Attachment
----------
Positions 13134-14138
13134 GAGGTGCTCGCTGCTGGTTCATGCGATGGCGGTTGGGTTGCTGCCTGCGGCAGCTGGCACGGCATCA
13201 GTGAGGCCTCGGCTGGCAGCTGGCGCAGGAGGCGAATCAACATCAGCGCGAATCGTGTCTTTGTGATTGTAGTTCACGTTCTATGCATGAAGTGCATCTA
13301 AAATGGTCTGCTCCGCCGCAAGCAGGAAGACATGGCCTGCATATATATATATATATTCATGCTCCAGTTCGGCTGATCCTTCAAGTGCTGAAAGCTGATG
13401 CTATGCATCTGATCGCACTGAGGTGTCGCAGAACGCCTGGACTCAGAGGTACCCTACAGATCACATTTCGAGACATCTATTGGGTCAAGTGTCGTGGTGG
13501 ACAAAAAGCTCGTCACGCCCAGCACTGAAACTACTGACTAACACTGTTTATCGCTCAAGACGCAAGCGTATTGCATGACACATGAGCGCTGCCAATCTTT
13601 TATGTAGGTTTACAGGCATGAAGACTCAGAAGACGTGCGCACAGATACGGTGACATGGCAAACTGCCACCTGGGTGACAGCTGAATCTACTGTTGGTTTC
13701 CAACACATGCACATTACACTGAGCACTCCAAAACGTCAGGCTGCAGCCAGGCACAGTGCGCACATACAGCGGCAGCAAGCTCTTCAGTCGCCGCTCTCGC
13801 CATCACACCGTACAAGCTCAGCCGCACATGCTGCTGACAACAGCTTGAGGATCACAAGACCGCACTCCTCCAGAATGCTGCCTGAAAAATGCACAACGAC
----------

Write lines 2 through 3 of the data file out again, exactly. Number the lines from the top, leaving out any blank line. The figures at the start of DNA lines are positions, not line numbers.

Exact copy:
13134 GAGGTGCTCGCTGCTGGTTCATGCGATGGCGGTTGGGTTGCTGCCTGCGGCAGCTGGCACGGCATCA
13201 GTGAGGCCTCGGCTGGCAGCTGGCGCAGGAGGCGAATCAACATCAGCGCGAATCGTGTCTTTGTGATTGTAGTTCACGTTCTATGCATGAAGTGCATCTA